Which sector (Business, private sector, government or civil society) in Belgium is advance in developing e-content?
In 2003-2004, the business sector lead the e-content creation. New legislation in 2004 brought in a large project in automation for the Belgian federal state. This automatically generated considerable amount of information for its citizens. More and more, Belgian politicians are influencing the evolution of electronic newsgathering by blogging their point of view on any matter through personal websites.
How would you describe the gradual progress of development of e-content in Belgium?
The BIM (Belgian Internet Mapping) study by InSites Consulting reveals that Belgian users are mostly looking for comprehensive information on education, regional news and public affairs. The study also investigated if online content was answering users’ expectations.
InSites also states that a number of senior users are searching for comprehensive regional news, not available in the print and TV media. There is a growing need for local information and data.
What major initiatives have influenced the development of e-content in Belgium?
The Belgian Government has been very active in promoting e-content development. Through the use of a common platform for citizen, enterprises and civil servants, the government initiated online administrative tasks and opened up the frontiers of culture, science and media for the Internet users.
A major initiative was taken by the Belgian Federal Government in May 2002 to modernise federal scientific institutions (FSEs). The conservation and promotion of scientific, historical and artistic heritage was considered to be one of its most avowed objectives and was seen as a step towards recording the evolution of society with the means of new museology and use of new information technologies, in particular, digitisation.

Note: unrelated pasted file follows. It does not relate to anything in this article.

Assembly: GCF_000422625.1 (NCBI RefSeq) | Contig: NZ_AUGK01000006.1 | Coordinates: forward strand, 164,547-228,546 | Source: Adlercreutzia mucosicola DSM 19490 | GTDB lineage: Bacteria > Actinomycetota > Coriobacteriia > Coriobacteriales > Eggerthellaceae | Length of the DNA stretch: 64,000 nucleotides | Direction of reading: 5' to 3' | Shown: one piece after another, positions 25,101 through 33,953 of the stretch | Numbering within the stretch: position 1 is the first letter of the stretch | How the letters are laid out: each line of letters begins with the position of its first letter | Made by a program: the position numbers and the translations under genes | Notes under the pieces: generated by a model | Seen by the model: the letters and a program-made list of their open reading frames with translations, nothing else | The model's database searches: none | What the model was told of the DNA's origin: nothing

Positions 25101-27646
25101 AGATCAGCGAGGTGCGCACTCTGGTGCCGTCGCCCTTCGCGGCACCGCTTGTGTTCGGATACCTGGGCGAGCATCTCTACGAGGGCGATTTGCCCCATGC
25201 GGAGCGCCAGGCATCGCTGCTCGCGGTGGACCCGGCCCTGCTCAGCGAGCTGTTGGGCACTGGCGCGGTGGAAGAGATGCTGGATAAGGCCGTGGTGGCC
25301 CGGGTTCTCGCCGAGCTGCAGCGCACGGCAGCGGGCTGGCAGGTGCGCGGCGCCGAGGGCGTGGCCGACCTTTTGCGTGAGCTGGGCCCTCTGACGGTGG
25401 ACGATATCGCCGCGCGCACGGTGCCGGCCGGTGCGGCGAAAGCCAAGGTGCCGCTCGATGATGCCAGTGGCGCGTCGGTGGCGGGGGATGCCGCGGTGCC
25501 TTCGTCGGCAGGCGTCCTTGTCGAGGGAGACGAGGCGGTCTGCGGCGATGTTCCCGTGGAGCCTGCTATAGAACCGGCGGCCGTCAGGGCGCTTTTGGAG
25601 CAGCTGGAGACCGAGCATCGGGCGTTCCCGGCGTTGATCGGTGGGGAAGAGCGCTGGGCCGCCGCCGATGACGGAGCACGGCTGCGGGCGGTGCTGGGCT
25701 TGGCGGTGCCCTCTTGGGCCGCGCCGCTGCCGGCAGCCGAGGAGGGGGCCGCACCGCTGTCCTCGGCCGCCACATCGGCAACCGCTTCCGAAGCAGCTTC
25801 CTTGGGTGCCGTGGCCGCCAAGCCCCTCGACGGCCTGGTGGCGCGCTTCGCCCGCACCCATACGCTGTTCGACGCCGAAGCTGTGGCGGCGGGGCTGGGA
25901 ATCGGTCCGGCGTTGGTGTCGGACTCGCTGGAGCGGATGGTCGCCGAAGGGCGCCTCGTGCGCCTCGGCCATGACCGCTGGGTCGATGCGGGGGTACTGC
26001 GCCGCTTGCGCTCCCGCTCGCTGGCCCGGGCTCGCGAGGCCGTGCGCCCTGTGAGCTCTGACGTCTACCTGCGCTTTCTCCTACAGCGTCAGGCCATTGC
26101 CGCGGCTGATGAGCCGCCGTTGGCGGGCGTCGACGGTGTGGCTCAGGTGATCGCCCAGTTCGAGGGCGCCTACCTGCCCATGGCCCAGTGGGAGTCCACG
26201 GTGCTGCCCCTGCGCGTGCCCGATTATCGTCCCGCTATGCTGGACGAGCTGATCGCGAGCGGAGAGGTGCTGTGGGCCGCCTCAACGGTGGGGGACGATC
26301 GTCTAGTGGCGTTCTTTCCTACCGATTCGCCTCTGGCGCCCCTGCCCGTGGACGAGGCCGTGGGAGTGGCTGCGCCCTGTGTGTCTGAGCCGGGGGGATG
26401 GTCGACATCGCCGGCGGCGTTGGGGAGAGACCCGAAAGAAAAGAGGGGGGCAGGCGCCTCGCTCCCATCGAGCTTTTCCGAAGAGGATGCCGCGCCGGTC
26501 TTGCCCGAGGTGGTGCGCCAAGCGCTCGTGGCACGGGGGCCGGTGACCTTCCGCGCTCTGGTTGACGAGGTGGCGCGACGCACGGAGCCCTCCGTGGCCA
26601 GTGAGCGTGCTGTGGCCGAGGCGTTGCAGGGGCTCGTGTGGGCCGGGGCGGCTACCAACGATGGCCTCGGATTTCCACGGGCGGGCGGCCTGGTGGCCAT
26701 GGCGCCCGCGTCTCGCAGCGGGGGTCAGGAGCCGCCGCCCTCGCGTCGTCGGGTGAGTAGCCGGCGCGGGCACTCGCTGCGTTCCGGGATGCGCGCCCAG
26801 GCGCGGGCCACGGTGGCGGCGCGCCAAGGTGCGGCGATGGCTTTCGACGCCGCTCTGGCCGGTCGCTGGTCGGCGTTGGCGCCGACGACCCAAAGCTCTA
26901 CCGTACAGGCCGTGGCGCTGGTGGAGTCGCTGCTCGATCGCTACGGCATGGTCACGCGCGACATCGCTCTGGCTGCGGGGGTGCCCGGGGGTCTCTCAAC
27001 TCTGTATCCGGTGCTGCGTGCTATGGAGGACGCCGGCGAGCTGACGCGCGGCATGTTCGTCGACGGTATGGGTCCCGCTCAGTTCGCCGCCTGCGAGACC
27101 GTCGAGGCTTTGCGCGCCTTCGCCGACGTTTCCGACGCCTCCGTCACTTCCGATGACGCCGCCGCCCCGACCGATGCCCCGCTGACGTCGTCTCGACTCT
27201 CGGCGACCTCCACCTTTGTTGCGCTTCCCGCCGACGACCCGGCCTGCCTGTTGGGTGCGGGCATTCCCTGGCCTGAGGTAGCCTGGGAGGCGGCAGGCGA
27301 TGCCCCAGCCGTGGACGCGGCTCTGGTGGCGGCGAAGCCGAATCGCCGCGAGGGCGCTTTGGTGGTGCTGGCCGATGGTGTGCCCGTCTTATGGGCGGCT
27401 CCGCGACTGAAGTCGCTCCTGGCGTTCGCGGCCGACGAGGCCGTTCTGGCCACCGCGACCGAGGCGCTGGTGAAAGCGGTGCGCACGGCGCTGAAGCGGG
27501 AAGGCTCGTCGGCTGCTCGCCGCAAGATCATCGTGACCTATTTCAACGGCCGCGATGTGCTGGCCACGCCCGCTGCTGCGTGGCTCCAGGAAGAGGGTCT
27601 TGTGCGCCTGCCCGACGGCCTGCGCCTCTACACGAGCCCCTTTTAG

|“The common man can easily afford broadband connection at an average of 30 Euro per month|
The government agreed in April 2004 in principle to adopt an ambitious multi-annual digitisation plan now being set up. A collective approach to large-scale digitisation of the scientific and cultural heritage held by the FSEs will follow. Various projects to preserve cultural and scientific heritage are also being planned and implemented by the governments of the Flemish and French communities. All these initiatives have been planned according to the general pattern of the e-content programme of the European Union and the Lund Action Plan/Minerva activities.
What are the major bottlenecks in the path of e-content development in Belgium?
Multi-lingual complexities pose a challenge to most of the digital project. If you count English, we have four languages, and bringing in e-content in that perspective is not easy. Most categories concerning health and government will have to be developed in the official and local languages.